Maximizing Fertility Investments and ROI on Your Farm in a Down Corn Market
29 Jan 2422m 42s

In the challenging agricultural landscape of 2024, where every dollar counts, it's crucial for farmers to rethink their fertilizer application strategies. AgroLiquid's expert, Galynn Beer, warns that adhering to standard fertilizer application recommendations could potentially lead to a loss of $100 per acre given the average yield. This insight comes as part of a vital discussion on fertility tactics in a market facing declining crop prices, hosted by XtremeAg's Damian Mason and Kelly Garrett.

As a farm manager, your role becomes even more significant in times of economic pressure. The key question is: How can you sustain soil health, achieve satisfactory yields, and still ensure financial stability? This discussion offers practical and effective methods for farmers to optimize their fertility investments. Tune in to learn about these strategies and safeguard your farm's profitability in today's tough commodity market.

This episode of Cutting The Curve is Presented by CLAAS.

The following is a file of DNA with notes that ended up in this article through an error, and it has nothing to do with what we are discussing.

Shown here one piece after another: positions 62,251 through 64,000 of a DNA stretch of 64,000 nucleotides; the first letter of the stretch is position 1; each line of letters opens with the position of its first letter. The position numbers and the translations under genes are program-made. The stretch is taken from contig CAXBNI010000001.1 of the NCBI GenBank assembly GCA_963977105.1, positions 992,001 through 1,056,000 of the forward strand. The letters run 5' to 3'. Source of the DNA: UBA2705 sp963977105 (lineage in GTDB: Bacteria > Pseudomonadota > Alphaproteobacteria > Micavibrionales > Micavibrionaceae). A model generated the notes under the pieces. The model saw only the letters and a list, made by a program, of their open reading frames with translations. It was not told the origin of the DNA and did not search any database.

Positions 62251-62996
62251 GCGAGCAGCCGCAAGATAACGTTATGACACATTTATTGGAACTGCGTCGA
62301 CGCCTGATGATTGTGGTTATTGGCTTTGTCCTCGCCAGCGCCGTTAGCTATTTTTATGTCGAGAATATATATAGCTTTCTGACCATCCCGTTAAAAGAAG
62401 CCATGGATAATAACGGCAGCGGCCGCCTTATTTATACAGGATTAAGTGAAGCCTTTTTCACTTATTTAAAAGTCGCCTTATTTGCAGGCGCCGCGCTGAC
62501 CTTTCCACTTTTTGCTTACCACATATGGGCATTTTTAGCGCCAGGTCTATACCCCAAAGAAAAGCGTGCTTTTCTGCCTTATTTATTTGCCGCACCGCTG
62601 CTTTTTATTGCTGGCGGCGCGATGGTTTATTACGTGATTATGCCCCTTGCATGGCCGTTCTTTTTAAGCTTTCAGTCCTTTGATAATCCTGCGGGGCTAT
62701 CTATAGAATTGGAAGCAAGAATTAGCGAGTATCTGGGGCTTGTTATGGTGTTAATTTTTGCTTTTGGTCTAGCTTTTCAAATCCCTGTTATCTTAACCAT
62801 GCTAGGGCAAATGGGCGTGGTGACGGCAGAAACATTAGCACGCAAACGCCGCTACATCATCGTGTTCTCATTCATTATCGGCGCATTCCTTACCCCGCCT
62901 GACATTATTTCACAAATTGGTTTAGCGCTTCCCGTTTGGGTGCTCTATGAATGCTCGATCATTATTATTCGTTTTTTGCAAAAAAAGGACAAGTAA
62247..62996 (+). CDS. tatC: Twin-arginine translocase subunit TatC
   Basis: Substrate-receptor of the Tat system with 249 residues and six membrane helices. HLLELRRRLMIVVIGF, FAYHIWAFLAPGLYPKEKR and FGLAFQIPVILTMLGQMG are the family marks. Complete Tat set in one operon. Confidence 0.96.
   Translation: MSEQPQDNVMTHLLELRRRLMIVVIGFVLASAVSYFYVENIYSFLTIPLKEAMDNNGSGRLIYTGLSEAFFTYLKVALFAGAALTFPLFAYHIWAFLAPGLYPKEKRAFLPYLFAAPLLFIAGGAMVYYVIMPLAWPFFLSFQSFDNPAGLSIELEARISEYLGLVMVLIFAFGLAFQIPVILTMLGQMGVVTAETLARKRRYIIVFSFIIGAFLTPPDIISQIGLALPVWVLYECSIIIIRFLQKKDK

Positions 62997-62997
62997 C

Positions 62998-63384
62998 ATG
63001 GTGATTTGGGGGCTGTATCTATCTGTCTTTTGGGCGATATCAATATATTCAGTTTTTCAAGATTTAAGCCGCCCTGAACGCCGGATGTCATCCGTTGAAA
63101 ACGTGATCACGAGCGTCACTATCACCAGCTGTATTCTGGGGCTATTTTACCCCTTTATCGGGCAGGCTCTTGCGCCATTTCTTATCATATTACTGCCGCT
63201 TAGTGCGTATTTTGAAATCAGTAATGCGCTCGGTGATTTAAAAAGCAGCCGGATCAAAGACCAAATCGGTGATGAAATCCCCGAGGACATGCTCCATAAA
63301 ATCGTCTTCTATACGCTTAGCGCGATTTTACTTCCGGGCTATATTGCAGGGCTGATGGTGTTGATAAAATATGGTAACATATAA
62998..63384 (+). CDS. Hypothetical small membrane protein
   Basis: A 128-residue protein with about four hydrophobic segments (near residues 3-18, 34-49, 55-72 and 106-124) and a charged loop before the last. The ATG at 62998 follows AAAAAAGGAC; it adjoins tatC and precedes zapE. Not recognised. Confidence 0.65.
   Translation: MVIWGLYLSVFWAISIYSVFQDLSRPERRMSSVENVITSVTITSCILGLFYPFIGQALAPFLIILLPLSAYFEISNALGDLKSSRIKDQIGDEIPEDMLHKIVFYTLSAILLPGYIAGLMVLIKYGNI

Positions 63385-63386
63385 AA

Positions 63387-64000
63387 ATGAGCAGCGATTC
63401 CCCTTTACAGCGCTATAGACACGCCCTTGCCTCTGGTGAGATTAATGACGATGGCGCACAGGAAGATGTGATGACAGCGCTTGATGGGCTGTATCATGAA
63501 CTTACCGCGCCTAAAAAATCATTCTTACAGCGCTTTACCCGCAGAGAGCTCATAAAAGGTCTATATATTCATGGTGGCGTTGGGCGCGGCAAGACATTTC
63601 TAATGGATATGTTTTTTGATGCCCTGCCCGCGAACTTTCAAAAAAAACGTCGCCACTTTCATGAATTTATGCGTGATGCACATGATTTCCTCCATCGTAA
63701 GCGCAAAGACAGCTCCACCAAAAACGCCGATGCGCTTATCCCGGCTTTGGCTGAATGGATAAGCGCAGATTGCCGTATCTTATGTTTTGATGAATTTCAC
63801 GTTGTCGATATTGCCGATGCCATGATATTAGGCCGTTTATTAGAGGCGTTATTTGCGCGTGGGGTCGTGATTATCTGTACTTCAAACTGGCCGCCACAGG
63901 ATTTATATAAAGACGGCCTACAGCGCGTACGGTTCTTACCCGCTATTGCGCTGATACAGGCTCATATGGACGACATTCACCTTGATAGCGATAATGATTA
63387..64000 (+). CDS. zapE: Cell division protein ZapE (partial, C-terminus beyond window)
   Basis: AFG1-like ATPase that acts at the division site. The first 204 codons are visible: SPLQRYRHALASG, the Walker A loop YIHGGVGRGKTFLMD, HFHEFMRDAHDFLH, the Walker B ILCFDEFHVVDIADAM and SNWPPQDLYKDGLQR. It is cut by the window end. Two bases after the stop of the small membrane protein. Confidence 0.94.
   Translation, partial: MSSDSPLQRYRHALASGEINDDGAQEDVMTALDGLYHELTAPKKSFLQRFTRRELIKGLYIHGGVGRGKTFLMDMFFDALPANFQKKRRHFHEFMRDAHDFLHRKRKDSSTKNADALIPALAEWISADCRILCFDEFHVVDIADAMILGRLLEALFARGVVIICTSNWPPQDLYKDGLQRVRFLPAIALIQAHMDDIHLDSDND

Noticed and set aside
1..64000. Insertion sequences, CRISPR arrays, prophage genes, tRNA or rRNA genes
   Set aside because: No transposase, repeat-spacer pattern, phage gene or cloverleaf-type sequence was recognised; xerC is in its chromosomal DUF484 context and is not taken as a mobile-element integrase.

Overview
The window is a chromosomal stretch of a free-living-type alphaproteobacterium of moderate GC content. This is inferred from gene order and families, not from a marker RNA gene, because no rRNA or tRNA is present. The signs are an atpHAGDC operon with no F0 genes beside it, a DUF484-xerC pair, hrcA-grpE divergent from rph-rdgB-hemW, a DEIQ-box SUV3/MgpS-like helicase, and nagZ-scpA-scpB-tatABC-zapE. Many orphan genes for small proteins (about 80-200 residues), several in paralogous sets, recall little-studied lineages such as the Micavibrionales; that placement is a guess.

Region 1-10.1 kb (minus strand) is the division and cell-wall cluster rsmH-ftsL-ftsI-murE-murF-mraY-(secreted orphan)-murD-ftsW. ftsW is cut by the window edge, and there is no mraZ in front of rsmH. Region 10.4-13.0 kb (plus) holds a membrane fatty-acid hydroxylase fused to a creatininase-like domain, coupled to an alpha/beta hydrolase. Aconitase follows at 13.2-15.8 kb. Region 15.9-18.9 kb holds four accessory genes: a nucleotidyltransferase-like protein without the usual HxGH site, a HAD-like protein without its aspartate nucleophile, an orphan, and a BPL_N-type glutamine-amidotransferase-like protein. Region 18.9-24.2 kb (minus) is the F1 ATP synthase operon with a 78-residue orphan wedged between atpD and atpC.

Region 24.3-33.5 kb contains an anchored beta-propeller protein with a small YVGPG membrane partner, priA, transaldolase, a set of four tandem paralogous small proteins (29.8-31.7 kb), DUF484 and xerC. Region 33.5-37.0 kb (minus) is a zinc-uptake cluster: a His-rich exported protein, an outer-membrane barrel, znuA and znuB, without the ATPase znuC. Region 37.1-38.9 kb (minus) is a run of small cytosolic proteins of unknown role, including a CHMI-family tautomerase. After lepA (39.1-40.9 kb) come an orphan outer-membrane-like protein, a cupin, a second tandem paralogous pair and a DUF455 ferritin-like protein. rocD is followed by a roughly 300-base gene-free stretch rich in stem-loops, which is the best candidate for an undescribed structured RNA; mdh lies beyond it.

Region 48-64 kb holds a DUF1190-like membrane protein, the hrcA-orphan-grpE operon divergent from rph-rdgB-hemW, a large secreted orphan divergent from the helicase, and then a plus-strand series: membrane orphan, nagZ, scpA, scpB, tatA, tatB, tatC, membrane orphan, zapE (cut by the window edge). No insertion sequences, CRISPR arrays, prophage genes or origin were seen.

00:00 We're heading into a cheaper commodity price environment. That's right. What you produce is gonna sell 00:06 for less in 2024. So how do you maximize your fertility investment in a sub $5 corn environment or sub $12 bean 00:14 environment, whatever that should be. That's what we're talking about in this episode of Extreme Mascot in the Curve. 00:22 Welcome to Extreme ags Cutting the Curve podcast, where real farmers share real insights and real results to help you improve your farming operation. 00:31 This episode of Cutting the Curve is brought to you by cloth where machines aren't just made, they're made for more 00:37 with a wide range of tractors, combines, foragers and hay tools. Cloth is a family business just as driven, demanding, 00:45 and dedicated as yours. Go to and start cutting your curve with their cutting edge equipment. 00:50 And now here's your host, Damien Mason. Hey there. Welcome to another fantastic episode of Extreme Ice, cutting the Curb. 00:57 We got Galen Beer from Agro Liquid, and I got Kelly Garrett, one of the founders of Extreme Ag, and we're talking about some harsh realities. 01:03 Commodity prices are gonna be down. It looks like it's, we, we've been predicting now for about a year that 2024 is gonna be the year 01:11 of adjusting downward in terms of farm revenue. If that's the case, how can you keep your head above water and keep your fields 01:18 and your crops driving with cheaper commodity prices, maximizing your fertility investment in a sub $5 or sub $12 bean sub $5 corn environment? 01:28 That's what we're talking about. Galen, you kind of proposed this subject and I like it. It plays right into stuff that we talk about, about 01:35 spoonfeeding, about, uh, times of critical intervention in the plant, et cetera, versus just being, you know, nilly willy-nilly and going 01:45 and flinging a bunch of, uh, fertilizer out there that may or may not get utilized. Is that really the trick? 01:50 Yeah. That you're, uh, alluding to exactly what we gotta be looking at this coming year. Damian, I, I did a, uh, cash flow 01:58 or a profitability analysis for 200 bushel of the acre corn in, in the corn belt. And, you know, 8% is about all the room guys have left. 02:08 And we talk about, uh, you'll hear us talk about occasionally that a good recommendation is sort of art, 02:14 and that's, that's looking at your profitability picture, your agronomics and your economics 02:20 and all those kind of have to come together with your experience to make that recommendation this year. And being very, um, strategic with your, 02:31 uh, you know, your spend is going to be smart. We're gonna have to get the scalpel out a little bit. I think, 02:37 Kelly, you and I talked about this a couple of different times, but I've been hearing it since I was a child. 02:42 Oh, those people are gonna come in. They're, they're, they're big farmers. They're gonna pay a bunch of cash rent 02:47 and they're gonna mine the soil. They're gonna just rape your ground. You said two years ago, I'm gonna dispel that myth. 02:54 I, I don't really think that happens. And, and I think that that's more coffee shop talk anyway, and you and I both agree, 03:00 but then there's the other reality that, you know, flinging a bunch of fertilizer out there maybe wasn't the opposite of raping the ground anyhow. 03:11 It might have been washing away, it might be going through the water table. So really being more judicious where fertility 03:18 happened a couple years ago when fertilizer prices spiked, and then it made us realize that maybe we were, 03:25 we were unnecessarily using fertilizer that wasn't getting to the plant anyhow. 03:29 So I kind of think that's where this whole theme goes with what our topic is today. 03:35 I agree. Uh, the idea that somebody comes and rapes the soil. Now, when I say that, that is in my geography 03:43 with the Iowa soil that again, Chad and Temple and Matt, give me a hard time about that. What happens here is the soil is out of balance. 03:52 And some of the reason that the soil gets put out of balance is, is because of that dry spreader. 03:58 It, it steers things in the wrong direction sometimes, in my opinion, and again, when I, how I define balance is base saturation. 04:07 So if you don't pay attention to your base saturation, your calcium, magnesium levels, things like that, or you're not aware of it, it, it continues to amaze me 04:16 how many growers don't understand what base saturation is. It should be your number one yield limiting factor. 04:22 And if you have worked on that and you have tried to do your best to keep your soil balanced, it's not a black 04:27 and white issue, but it, you know, it's a, there's a gray area there and, uh, varying degrees of success if you have worked on 04:35 that and then you go into a, a season like this, I would ray way rather live off of my balanced soil and cut out this year's spend on dry fertility 04:45 and stick with my liquid program because you're gonna see a bigger ROI that I would not cut the liquid program first. 04:51 I would cut the dry program first. By The way, I think there's the soundbite, there's the soundbite that I think is a good one 04:58 for the season. It's also when you're talking about the balancing of the economics, 'cause I think you got, 05:02 you're balancing plant balancing soil and balancing the economics. That's what the cool part here is. 05:06 This is gonna be a theme for us this season, I think. Uh, but also I think Galen got just a little bit giddy right there 05:15 if you're gonna cut out fertility, cut out the bulk dry stuff, not the liquid stuff. And I think giddy, I think, I think 05:21 he, he didn't just get giddy. I think that like he, he, he, he, like, he, he, it was like He did seem to perk up a little bit. 05:30 He did seem tok up a little bit. I was watching him when I said it, and I'm not trying to advertise for Aquid. 05:35 It's true. If you want, you know, I would challenge everyone listening to this. You go out and go out on 160 acre farm 05:42 and put your dry fertility on half and put your liquid fertility on half you, you, you shouldn't continue to do that for the rest of your life, 05:49 but do that one time and you tell me what has the better yield, I'll, I'll, I'll make a healthy bet with you. 05:54 Everybody knows I like to gamble. I know, know what's gonna win. I'll be on the liquid side. I'm not gonna play poker 06:00 because apparently I, I can't hide my exuberance here. So I won't make that bet with you, Kelly. But I I, you make a great point here. 06:11 Um, you know, if you've managed well, and that's what we hope guys are doing, I think we've reached that point. 06:19 This is a type of year to stop and not just pull out your soul test and look and say, oh, it says I need 15 pounds of zinc sulfate. 06:29 I'm going to go apply it. We need our pencil out with that. And to Kelly's point, 06:36 strategic placement might be the key this year. Some zinc in that starter program, some zinc in a strip-till program or even a y drop program. 06:44 And that's kinda what we're talking about is let's, let's challenge ourselves to stop and think a little bit about our options 06:51 and be strategic when it comes to crop nutrition. I like the whole topic because it, first off I said the balance of three things, 07:02 soil, plant, and economics and all this is talk about sustainability. We say it all the time here at extreme ag. 07:08 Well, there's no sustain sustainable if you're broke, you know, if you're, if you're a farming operation, there's nothing, there's nothing sustainable 07:14 about being out of business. And this is an important time. It's been a little easier the last couple years, 07:19 and I'm not being mean, but it's been a little easier to, to, you didn't have to be as judicious 07:25 with your spend when you had good commodity prices and good yields. Now you've gotta really start thinking about this. 07:31 So what's the first consideration? Kelly says, uh, don't, don't cut back on the liquid. Is there anything else? What, what am I doing also 07:38 to maximize my fertility investment? Uh, Kelly, Uh, what we do is variable rate, you know, uh, variable rate nitrogen with our anhydrous, you know, 07:49 variable rate seeding, putting what fertility we we need to wear, you know, and, 07:53 and again, you know, the reason I talk about cutting out that, that dry program in a tighter year is 07:58 because if you have worked on your soil in, in years of good prices and good margins and things like that, your soil will sustain a year of two 08:08 of, of living off that savings account, if you will. But your, but your crop will not live without, you know, if you're trying to raise, you're an intensive managed 08:17 grower and you're trying to raise those extra bushels and create that extra margin that is created from the liquid program, from the full, 08:23 I don't even wanna say liquid, but because I I wanna say foliar program would be a more, uh, uh, the spoon feeding program you have, that's 08:31 where the extra bushels and the extra margin come from, and you'd be making a mistake if you cut that out, in my opinion. 08:37 You meet with somebody, Len, you talk to farmers all the time. You're your, your geography is huge. 08:43 We just talked about you're up in Canada, you've, you've, you yourself farm in Oklahoma. 08:47 I don't know why they don't get any rain there. I mean, tumbleweeds don't need fertilizer anyway. You've got a pretty big footprint. 08:55 The one thing that's a constant is they're all dealing with the same commodity, uh, markets. So tell me, kind of take us down the road 09:03 and when you say, Hey, I want you to still be in business, you can be a customer five years from now, um, to do that, 09:09 I'm gonna help you maximize your fertility investment. Gimme like the one, two, and three of that no matter 09:14 where you are, geography, you know, whatever. Yes. Yep, yep, yep. And, and, and trust me, the, uh, 09:20 it's gonna be different everywhere. And so, uh, and the extreme ag guys are good at this. Number one, get an inventory of what you already have. 09:28 That's through a soil test. Number two, make sure that we, uh, are understanding what crop is being grown 09:36 because, uh, certain crops have, uh, biases towards certain nutrients. In other words, you'll get a better bang for your buck out 09:45 of some nutrients than, uh, so corn loves zinc and boron doesn't mean we ignore, uh, manganese and iron and copper, but they drop down the priority list. 09:56 Whereas, um, if you talk soybeans, manganese and iron better rise to the top of the list. And if you're looking at wheat, you're gonna have manganese 10:06 and iron and sulfur rising to the top of that list. And so this is a type of year that perfect might not be achievable. 10:15 Let's prioritize and rank order what we need and then we can start establishing our spend accordingly. Toil test crop planted. 10:26 The third thing then was what's, what's the, the, Was understanding the, uh, crop nutrient biases and prioritizing those, 10:41 Do you start then, you know, if you look at the family budget, uh, you start saying, okay, here's the, I'm gonna cut this, I'm gonna cut that. 10:48 Do you think farmers are going through that? It sounds like they are. Kelly said, all right, maybe you got some stuff in the bank. 10:52 You can cut this. Where, where does the cut, where, you know, Kelly says the last thing to cut is the liquid program. 10:58 Do, do we just cut bulk altogether? Do we, do we cut bulk by 10%? Do we cut it completely? Kind of walk me through how if you were sitting down 11:06 with the checkbook, how you would start going about the the the budgeting. Go ahead gi which yeah, yeah, yeah. 11:17 For me, and then Kelly can chime in. Uh, he talks about balance. I I'm not gonna, I'm might not eliminate 11:23 books spreading altogether. I mean, there's a, a spot for dry spread of potash in order to balance a soil like Cal, uh, 11:31 Kelly has mentioned. I view it as an amin a soil amendment in that capacity, but I am, I am going to sit down 11:39 and say, is is it right for my situation? And so you also have to look at your resources available on your time management. 11:48 In a perfect world, I think guys can do a tremendous job with a sound liquid program to get them through this year 11:56 because it delays those decisions a little bit. Let you see, lets you see if commodity prices might blip up here, um, you can delay that zinc application 12:05 until you get into planting time or even, uh, wide drop time or side dress time. 12:11 Whereas if you're gonna do a bulk spread, that decision needs to be made now. Yeah. So that's, that's the, uh, Kelly, 12:18 I was just thinking about the timing of that bulk stuff, uh, happens generally fall, fall, winter, maybe early spring. 12:24 Yep. Um, some of the stuff we can still be making, we've just, we've recorded, you and I have recorded about deciding on the last pass, you 12:32 and me and Galen I think, or Temple and Galen and I have recorded about that. You can just, you can still make decisions mid-season, 12:40 late season on some of the stuff like their products. But, and you can do that based on what the yield looks like, what the weather's giving you, 12:48 and what the commodity prices maybe have moved to. So kind of the budget decisions also are a point in time decision. 12:58 They are. And that's, that's part of the reason that the dry spread gets kept and the foli year part gets cut out. 13:04 You get to July and August, um, it's a poor time of year. You, you've spent a lot of your line of credit. 13:11 It might be dry out or the, you know, the, the board of trade might not look as attractive, things like that. 13:16 So it takes a very forward thinking individual to decide in October or November, I'm gonna cut out the dry 13:23 or I'm gonna reduce the dry and stick with my foliar. Um, in other areas, I, you know, like what Galen talked about, keeping the potash other areas 13:32 of the country where he's at in Oklahoma, where Chad's at, things like that. I, um, you know, he doesn't want to cut out some of 13:39 that dry, I understand here, you know, uh, the top six inches of my soil has 4,400 pounds of K. What I need to do is work to make it become available. 13:48 The idea that I need to put on a hundred pounds of oh oh 60 every year, I don't think it's needed. You know, and we need to pay attention. 13:55 There's other areas there, other customers and people I work here with my plant food business that we look at the base saturation, 14:02 they'll have 500 parts per million of, of k. It's just not available because the base saturation's off. So if we work to balance that soil, 14:11 they've got a huge savings account of fertility there, and we can put that, put those dollars when they're a little tighter in another 14:20 area to try to widen out those margins. I like this topic right here because, and, and it's not, all right, Galen, this goes to you. 14:28 It's, you're not in any way nitpicking or criticizing, but when things are, it's the old thing, you know, look at companies, look at everybody, 14:36 look at family budgets, whatever. When things are flush, you get a little sloppy. Where do you think a farming operation 14:43 could easily pull back some furl? They've, they've done some things are unnecessary. Kelly just mentioned the potassium thing. 14:49 If you're dumping out a, a high potassium, uh, product, it's unnecessary in his, in his situation. Where do you think in general there's some bat to be chewed, 15:01 uh, at the farm, farm fertility program? I, I, I think, uh, definitely when it comes to applying phosphorus and micronutrients, I think there's, uh, 15:12 some big gains that can be, had, had to help you through this. And that's why being, uh, careful with your applications, 15:18 abandoning those nutrients for, they're very accessible to the plant. So I think a starter strip till side dress two by two, 15:27 I think those are things guys can approach this year. And the other thing guys, you know, in agriculture we don't think about this a lot, 15:35 but money costs more today. So if you go back and you're gonna dry spread and you're gonna dry spread in November, 15:42 the interest clock probably started ticking on you then. Well, if you could get by with banding, phosphorus 15:48 and zinc on corn, uh, when you plant, uh, in a two by two or in furrow, okay, well I just bought myself, uh, 15:57 six months less interest. And those are the little things that we're not conditioned to think about that we can think about this 16:05 year or should think about. Well, I heard right there, first off the Kelly example of your, you were putting out stuff 16:11 'cause the co-op was willing to sell it to you, but you absolutely didn't need it. Like the potassium situation for Kelly, that's, 16:16 that's an accurate statement, right, Kelly? That you right. Somebody, a retailer, and it's not 'cause they're mean, it's just 'cause of what they do. 16:22 It's probably because it's they're standard package, you didn't need it, so you're buying stuff you didn't need. Uh, Yale's got a point of you could probably start, uh, 16:31 more judicially or more at point of time applying stuff. I guess what I'm hearing right there and uh, consideration 16:37 besides just the buying of the product is the cost of the money at 8% or not. I farm credit just sent me a thing, tells me 16:44 that their operating line is 9.6, so if I can hold off on using 9.6% money, uh, from what spring until later in the summer, 16:55 that's, that's four months of Yep. Anything we missed on maximizing fertility investment in a sub $5 corn or sub $12 soybean environment? 17:05 Is there anything we Ms. Kelly, you're, you're always about the money and you, you willingly admit agronomics, uh, 17:11 you've got Evans as your agronomic guy, you're, you're a B plus at agronomics, but an A but an a at the, at the business side of it, 17:19 you I think willingly admit that. What is it that you're hearing from Evans? What's he saying about your fertility investment? 17:27 Evans has been looking for any fat that we can trim because of the, the money side, you know, and in, in areas of great mar in times of great margin, 17:37 that's when we should be taking advantage of that extra margin and looking for what works and what doesn't work. 17:43 Because the only thing that's certain is it's gonna come around and get tied again. Um, I would tell you, you know, 17:49 the last couple years we've done a lot of nitrogen trials. We've done a lot of fertility studies, 17:53 obviously with extreme ag. The big, you know, I, if I could touch on what the question you have for Galin, 17:58 the biggest two biggest areas of fat here are nitrogen. Uh, people put on too much anhydrous in my opinion, based on our trials, we had a, 18:07 a zero sixty, one, twenty, a hundred eighty, and 240 pounds of anhydrous. I'll tell you zero was by far the worst, 18:14 but 60 pounds of anhydrous all the way up to two 40. You know what the yield difference was from top to bottom about five bushel. 18:21 And, and so the, the 60 bushel, the 60 pounds of anhydrous was by far, was by far the most profitable. The other area of fat that needs to be trimmed 18:32 or needs to be looked at is the, uh, the application of the dry p and k doesn't mean we don't need it, but if you're not addressing those base saturation concerns, 18:41 mother nature is tying up that phosphorus and pushing that K out. You know, I've, that's what I referenced. 18:47 I've, I've seen people with 500 parts per million of, of K, but it's not available. And they, and their plants will show potassium deficiency 18:55 and they have continue to put on K, you've got extra there, it's not available because your base saturation is two 19:01 instead of 4% percent. Um, that there's a lot of fat that can be trimmed right there because you're not addressing the, the needs in the right priority. 19:10 Caitlyn, he says that nitrogen gets, uh, is a fat to be trimmed because it's generally over applied. I think we can all agree on that a lot. 19:16 Oftentimes phosphorus phosphates have been as well over a yeah, over historically. And then also making sure that you've, the stuff you have 19:23 that you're getting it accessible. Uh, what else do you add to that when you're talking about ways that, uh, 19:30 a grower can maximize fertility investment in this kind of environment? Well, I think, I think, you know, when, uh, 19:36 when you know anyone goes to a doctor, they think the doctor, the authority, whatever the doctor says they do, 19:42 and sometimes as growers, where that way when we get that soil test result back, it says on the bottom, put 250 pounds of nitrogen, a hundred pounds 19:50 of phosphorus, whatever. And we just think, well, hey, they're the authority. We do it. I did that on a Midwest soil test the other day 19:59 and, uh, just plugged in the cost of that with that $5 corn and 200 bushels per acre and it was a minus 100 profit. 20:07 And I don't think any of us want a minus 100 profit. And that's where guys can't just show, take that up to the co-op and drop it off 20:15 and say, Hey, that's what it says I need. That's what I've gotta do. We gotta think these things through. 20:21 Uh, do I wanna put out 200 pounds of nitrogen, 1 60, 1 50? Sometimes that'll work for me. 20:28 We just have to think about this a little bit more differently this year. Kelly nodded his head. You can get outta here on that. 20:36 I like it right there. Because the point is, yeah, this is some alleged expert recommendation. Well, there's also the recommendation of you've got a, 20:45 you've got the, you've got the obligation to remain solvent. And that's what I'm hearing there. Yeah, 20:51 Exactly. Kelly, what else? You got anything? Is that it? No, I mean, we really need to pay attention 20:57 to our bottom lines this year. We need to really think twice about the money we're spending and the priority we're putting on things. 21:05 And, uh, we, Damien or Galen hit it on the head. We don't wanna see any red, we wanna see green, we wanna see positives, not minuses. 21:14 Yeah, I like the fact that when he just said he took the basic recommendation for a Midwestern operation 21:18 and end up losing you $100 an acre. So if that's what you want to do, follow the recommendation. Otherwise, yes, otherwise get, otherwise listen to this and, 21:27 and make some critical decisions and some critical analysis based on that. That's why we're here to extreme Ag Farm GA 21:33 and beer from Agro Liquid. If you wanna learn more, go to aggro If you want to find out more from all 21:40 of our discussions about fertilizer, we have literally hundreds of videos just like this, hundreds of podcasts cutting the curve. 21:45 Also videos that these guys shoot in the field. You wanna take your learning to the next level, become an extreme Ag member for $750 a year. 21:52 You can get direct access to people like Kelly to go a little deeper on a topic. You also get access to the data from all the trials 21:57 that we do, and you get some, uh, some special exclusive content. So, uh, consider doing that for the 2024. 22:04 A lot of people set resolutions. You know what, maybe your resolution should be to become, uh, up your game in 2024. 22:10 You can do that, being an extreme AG member. Till next time, thanks for being here. He's Galen Beer and he's Kelly Garrett. I'm Damien Mason. 22:18 That's a wrap for this episode of Cutting the Curve. Make sure to check out Extreme for more great content to help you squeeze more profit out 22:27 of your farming operation. Cutting the curve is brought to you by cloth where machines aren't just made, they're made for more. 22:34 Visit and start cutting your curve with cutting edge equipment.